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One make racing series are a good way for young drivers to get noticed and as a platform to further their racing careers. Volkswagen is renowned for organizing top class one make racing series worldwide. 2009 though marked the first time Volkswagen organized a one make racing series in China with the Scirocco Cup China. The world's most populated nation is after all a critical market for the brand - it sells more than a million cars in China alone.
Scirocco Cup China got off to a roaring start last year and the series has been further expanded in its second year in 2010 with more races in China as well as its first fly away race recently held at Sepang to support the Super GT race weekend.
Watching the race at Sepang showed that Scirocco Cup China racing is a close fought one, drivers racing side by side sometimes three abreast into a corner, door handle to door handle, sometimes even rubbing the paintwork off each other's cars. So what actually makes the racing so close in the Scirocco Cup?
With the cars all similar and set up the same, it's all down to driver skill it seems. All the driver has to do is turn up at the track and drive - he need not worry about any form of set up so experienced drivers do not have a big advantage here. As the series' only Singapore driver, veteran Ringo Chong puts it, "all you need to do is adjust your seat position and mirrors and just drive." A good step up from karting if you're into touring car racing reckons Ringo.
I had a go at the purposeful looking Scirocco Cup car myself to see what it's like to manhandle one of these race machine on the track. The race car is up to 130kg lighter (1190kg) than the road car thanks to a stripped out interior and lighter body panels. A R line body kit is fitted on each car - the front bumper is similar to the Scirocco R road car's while the substantially sized roof mounted spoiler shouts boy racer. Inside, a welded-in roll cage and fire extinguisher are mandatory. The interior is stripped out - no carpets, no rear and front passenger seats and a data logger is installed.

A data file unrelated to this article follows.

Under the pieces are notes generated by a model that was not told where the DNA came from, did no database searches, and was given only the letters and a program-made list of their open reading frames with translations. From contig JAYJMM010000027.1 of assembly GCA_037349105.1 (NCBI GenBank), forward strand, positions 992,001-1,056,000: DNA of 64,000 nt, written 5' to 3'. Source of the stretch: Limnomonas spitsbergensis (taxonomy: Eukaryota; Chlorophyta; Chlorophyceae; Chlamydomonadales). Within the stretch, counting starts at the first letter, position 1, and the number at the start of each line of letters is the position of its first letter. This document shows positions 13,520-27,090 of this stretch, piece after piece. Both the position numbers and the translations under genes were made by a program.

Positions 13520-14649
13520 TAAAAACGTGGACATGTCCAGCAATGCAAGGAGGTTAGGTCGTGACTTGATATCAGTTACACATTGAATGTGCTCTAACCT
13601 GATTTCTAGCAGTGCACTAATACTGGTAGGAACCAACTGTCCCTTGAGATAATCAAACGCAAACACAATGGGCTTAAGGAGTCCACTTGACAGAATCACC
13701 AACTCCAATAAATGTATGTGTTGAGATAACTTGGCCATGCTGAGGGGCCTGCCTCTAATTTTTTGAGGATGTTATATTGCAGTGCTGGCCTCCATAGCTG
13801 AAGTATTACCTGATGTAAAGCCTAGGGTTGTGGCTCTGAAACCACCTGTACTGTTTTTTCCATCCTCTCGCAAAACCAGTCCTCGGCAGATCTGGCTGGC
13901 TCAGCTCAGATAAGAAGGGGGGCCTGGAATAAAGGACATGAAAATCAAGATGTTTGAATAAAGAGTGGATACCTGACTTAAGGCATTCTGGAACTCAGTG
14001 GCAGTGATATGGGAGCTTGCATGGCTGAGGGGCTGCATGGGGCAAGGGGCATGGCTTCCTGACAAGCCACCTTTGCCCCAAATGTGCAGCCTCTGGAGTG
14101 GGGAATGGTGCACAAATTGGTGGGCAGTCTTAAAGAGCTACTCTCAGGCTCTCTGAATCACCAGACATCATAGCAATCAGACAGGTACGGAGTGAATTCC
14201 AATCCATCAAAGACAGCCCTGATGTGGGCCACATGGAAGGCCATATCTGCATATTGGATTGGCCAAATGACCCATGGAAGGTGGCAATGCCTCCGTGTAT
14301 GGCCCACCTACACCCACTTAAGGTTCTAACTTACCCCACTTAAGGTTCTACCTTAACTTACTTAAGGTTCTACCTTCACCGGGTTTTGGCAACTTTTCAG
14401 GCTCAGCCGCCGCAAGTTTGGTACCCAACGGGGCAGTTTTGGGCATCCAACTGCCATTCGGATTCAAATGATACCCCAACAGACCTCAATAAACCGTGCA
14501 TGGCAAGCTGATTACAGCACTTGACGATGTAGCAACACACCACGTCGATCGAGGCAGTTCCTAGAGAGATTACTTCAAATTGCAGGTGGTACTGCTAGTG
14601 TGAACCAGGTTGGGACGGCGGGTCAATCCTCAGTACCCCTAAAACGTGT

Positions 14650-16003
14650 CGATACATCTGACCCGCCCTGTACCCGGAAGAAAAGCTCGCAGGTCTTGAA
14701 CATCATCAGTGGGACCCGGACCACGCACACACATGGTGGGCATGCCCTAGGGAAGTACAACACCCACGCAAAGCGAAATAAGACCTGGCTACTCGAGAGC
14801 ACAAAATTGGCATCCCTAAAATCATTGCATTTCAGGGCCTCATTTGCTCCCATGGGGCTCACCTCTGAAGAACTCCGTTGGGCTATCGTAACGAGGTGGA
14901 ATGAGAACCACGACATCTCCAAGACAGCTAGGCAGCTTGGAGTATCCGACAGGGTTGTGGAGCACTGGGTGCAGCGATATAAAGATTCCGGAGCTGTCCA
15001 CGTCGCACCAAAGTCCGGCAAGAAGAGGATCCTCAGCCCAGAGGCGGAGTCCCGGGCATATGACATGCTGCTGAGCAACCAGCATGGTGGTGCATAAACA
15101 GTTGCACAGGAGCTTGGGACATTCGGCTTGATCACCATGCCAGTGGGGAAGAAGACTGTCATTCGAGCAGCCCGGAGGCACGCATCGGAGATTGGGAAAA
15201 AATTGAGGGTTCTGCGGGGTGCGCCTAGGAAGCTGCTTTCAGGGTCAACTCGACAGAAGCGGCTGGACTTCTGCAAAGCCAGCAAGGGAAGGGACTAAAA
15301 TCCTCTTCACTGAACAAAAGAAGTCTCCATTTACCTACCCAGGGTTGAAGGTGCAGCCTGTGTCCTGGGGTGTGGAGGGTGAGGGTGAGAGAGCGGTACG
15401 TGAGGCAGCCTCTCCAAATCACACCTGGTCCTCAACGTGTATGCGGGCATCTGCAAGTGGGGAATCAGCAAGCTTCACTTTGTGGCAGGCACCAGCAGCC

In the engine department, the Cup car uses a stock 2-litre TSI motor from the Scirocco Sport road car you can buy from the showroom. The gearbox is the same DSG twin clutch gearbox as the road car but tweaked software speeds up gearchanges a tad. Also same as the road car's are the gear lever and miniscule steering mounted paddles.
Rather than using bespoke racing slick tyres, the race car uses semi-slick road legal tyres - 245 wide Bridgestone Potenza RE55S rubber you can buy from the local tyre shop. The tyres are fitted on lightweight alloy wheels in gun metal by Rial that look really fantastic. The upgraded and lowered suspension systems are supplied by ZF Sachs. The set up is similar for all cars and no individual driver adjustments are allowed. Ther's no point going faster when your brakes are not up to the job so the Cup car has bespoke brakes - the front anchors with four pot calipers are sourced from the Audi R8. ABS is standard but the road car's ESP has been deleted.